From a music piece loaded of tenderness to a solid electronic rock, the English musician handles both brilliantly on his 2nd album. "
Moonlight Express" chases away the melancholy of "Cry of Autumn" with a structure of spasmodic rhythm where a kind of train hiccups with a line of sequences which makes skip its keys like imps pressed to play their dirty tricks. The percussions bludgeon this structure of electronic rhythm with the precision of the rowers of the antiquity, creating a perfect rhythmic cradle for these delicate harmonies blown by a synth always in its mode of elegiac flute. "3 Past Midnight" brings us back the melancholy of “Romancing the Moon” with a soft night and morphic ballad which justifies its title. On a line of spasmodic rhythm a la Chariots of Fire from Vangelis, "Tunnel Vision" lie down a great melody weaver of earworm with a beautiful line fed of violins which sing like the keen current of a brook under the gilts of the sun. We hear even there the reflections of the other arpeggios to sparkle. "Full of Eastern Promise" ended “Romancing the Moon” at that time with a beautiful duel between percussions, bass pulsations and series of sequences among which 2 which bicker a melodious approach full with fragrances of the East. And if you have read this review from beginning to end, you doubtless understood that this album is a wonderful one that David Wright redoes with 2 bonus tracks. Composed in 1998, "Dancing Under Moonlight" proposes an introduction full of the essences of "Full of Eastern Promise" before rerouting its ambiences towards a good up-tempo whose the hopping rhythm always remains caressed by these seraphic mists. A beautiful minimalist melody decorates the static flow of the rhythm, even that a more changeable 2nd one sparkles such as a rivulet of pearled sequences. Written with Dave Massey, and 7 years later, "Timeloop" is even more lively, it's almost a techno, than "Dancing Under Moonlight" It's a kind of hymn to life, because of its very beautiful arrangements, that expresses itself rather easily on a dance floor. And the dance music of David Wright always has this little something of special which makes that we are a little hampered to say that it is humdrum. But no matter, “Romancing the Moon” remains a wonderful album where the abundance of arrangements can annoy those who like to badmouth on the back of this likeable English musician. I found no faults there! It's very melodious with some very good sequencing pattern. And if we place this album in its time frame, in its context it's not false to claim that it's a major work in David Wright's catalog. And this remasterised version is amply worth its reason to be, because I discovered it again and even more in-depth this really excellent album of David Wright.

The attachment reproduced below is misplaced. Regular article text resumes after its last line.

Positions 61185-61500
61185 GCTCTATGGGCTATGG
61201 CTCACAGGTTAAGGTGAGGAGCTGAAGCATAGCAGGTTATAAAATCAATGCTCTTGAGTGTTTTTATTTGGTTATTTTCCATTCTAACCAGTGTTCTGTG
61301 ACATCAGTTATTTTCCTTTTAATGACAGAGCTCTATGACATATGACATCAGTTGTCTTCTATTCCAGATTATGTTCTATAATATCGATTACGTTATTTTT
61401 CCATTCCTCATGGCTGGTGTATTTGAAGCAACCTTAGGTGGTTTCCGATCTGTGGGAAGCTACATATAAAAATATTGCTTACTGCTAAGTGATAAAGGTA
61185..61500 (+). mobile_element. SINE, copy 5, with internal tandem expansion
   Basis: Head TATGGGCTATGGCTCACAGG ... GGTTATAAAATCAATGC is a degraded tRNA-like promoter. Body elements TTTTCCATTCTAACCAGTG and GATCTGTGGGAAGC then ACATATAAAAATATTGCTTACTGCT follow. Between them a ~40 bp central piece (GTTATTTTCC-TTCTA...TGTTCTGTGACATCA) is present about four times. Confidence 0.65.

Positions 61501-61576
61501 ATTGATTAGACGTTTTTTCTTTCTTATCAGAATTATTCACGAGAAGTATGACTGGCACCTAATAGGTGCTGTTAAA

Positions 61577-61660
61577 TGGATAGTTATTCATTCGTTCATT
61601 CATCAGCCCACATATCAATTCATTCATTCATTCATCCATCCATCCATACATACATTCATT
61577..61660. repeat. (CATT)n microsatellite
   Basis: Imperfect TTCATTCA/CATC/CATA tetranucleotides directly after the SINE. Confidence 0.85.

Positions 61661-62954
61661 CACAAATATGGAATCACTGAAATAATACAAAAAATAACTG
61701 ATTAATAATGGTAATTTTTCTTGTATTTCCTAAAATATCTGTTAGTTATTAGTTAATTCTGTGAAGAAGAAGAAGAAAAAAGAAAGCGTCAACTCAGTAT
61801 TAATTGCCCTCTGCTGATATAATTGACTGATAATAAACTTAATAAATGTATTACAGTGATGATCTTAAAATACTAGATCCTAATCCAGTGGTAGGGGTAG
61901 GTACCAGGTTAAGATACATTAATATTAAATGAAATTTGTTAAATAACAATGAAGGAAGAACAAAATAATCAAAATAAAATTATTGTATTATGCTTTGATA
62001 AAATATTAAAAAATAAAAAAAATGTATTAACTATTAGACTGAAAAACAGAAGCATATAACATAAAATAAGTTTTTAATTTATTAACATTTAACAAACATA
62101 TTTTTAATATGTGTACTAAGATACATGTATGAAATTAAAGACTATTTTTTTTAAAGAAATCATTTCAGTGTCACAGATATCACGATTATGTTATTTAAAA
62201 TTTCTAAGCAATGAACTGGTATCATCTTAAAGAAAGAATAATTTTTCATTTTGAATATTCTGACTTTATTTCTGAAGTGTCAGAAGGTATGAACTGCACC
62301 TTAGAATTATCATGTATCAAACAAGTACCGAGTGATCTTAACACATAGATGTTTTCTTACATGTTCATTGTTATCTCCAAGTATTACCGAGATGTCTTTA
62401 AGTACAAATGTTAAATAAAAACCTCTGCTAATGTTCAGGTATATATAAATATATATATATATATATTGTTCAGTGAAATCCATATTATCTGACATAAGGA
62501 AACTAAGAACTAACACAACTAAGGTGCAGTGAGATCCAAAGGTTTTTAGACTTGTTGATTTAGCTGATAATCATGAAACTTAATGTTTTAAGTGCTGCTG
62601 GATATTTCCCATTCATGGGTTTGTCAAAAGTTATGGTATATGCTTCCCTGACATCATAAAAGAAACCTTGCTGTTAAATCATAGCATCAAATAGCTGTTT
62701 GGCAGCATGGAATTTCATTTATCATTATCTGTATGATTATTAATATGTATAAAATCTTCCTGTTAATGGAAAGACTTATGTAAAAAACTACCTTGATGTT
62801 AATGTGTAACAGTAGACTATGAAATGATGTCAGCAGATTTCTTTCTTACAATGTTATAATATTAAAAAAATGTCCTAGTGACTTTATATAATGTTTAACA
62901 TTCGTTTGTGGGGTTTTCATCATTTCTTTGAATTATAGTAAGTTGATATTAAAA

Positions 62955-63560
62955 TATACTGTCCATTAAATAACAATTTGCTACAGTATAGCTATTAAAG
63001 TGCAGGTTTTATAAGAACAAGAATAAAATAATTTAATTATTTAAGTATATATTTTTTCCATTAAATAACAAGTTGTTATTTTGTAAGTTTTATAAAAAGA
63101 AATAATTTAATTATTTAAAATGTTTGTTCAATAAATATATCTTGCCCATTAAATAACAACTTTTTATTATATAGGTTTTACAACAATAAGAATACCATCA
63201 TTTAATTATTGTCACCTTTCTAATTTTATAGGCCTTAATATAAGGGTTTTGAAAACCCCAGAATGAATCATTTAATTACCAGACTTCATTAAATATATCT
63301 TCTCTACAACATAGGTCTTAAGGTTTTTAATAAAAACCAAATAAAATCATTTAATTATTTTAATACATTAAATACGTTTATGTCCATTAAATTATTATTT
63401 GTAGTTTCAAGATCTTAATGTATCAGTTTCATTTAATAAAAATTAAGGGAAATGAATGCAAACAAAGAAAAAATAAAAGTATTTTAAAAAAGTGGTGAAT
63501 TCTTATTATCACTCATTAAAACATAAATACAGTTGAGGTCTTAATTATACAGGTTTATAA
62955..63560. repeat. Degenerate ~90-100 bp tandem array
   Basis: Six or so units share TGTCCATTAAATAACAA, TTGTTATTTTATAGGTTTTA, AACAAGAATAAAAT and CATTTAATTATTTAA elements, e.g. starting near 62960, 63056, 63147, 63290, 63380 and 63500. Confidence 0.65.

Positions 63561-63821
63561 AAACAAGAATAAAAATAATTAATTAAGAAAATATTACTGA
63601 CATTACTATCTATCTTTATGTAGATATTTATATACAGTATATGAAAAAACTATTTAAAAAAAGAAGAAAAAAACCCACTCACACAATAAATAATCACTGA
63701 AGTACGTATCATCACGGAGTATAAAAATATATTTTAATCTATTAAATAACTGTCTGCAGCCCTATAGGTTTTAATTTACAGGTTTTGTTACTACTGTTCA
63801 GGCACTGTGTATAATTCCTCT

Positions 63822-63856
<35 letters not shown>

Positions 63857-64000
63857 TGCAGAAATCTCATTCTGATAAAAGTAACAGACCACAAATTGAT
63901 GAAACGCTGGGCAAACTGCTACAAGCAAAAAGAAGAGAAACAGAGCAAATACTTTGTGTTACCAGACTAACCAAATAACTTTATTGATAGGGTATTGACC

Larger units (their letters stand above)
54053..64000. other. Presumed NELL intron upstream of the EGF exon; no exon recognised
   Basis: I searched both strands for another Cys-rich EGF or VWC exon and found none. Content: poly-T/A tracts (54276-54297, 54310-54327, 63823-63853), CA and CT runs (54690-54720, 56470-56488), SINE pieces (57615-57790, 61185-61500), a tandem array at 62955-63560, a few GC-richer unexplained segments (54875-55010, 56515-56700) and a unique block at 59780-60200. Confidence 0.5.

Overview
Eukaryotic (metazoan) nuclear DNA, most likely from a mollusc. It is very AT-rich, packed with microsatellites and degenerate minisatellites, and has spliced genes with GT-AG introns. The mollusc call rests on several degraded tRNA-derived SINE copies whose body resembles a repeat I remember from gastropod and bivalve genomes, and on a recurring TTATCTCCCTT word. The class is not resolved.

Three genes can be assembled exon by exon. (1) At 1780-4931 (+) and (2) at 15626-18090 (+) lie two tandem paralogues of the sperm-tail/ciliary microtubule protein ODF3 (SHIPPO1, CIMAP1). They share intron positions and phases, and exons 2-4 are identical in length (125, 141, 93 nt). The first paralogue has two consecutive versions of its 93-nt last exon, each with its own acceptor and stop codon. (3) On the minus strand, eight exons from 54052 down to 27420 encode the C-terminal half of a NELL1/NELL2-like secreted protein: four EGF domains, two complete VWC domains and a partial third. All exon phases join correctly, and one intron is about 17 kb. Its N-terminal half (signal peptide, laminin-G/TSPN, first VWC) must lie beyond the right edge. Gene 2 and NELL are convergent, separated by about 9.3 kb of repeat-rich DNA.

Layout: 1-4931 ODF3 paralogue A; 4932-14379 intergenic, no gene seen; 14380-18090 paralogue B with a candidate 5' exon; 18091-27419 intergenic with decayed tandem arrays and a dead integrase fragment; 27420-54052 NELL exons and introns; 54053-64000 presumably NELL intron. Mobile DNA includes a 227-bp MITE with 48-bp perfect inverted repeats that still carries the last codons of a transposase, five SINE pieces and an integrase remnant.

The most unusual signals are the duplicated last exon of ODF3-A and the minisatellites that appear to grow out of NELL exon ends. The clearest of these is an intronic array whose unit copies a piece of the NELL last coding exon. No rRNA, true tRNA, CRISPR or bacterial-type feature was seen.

Sylvain Lupari (July 29th, 2016) &
You will find this album on the AD Music web shop here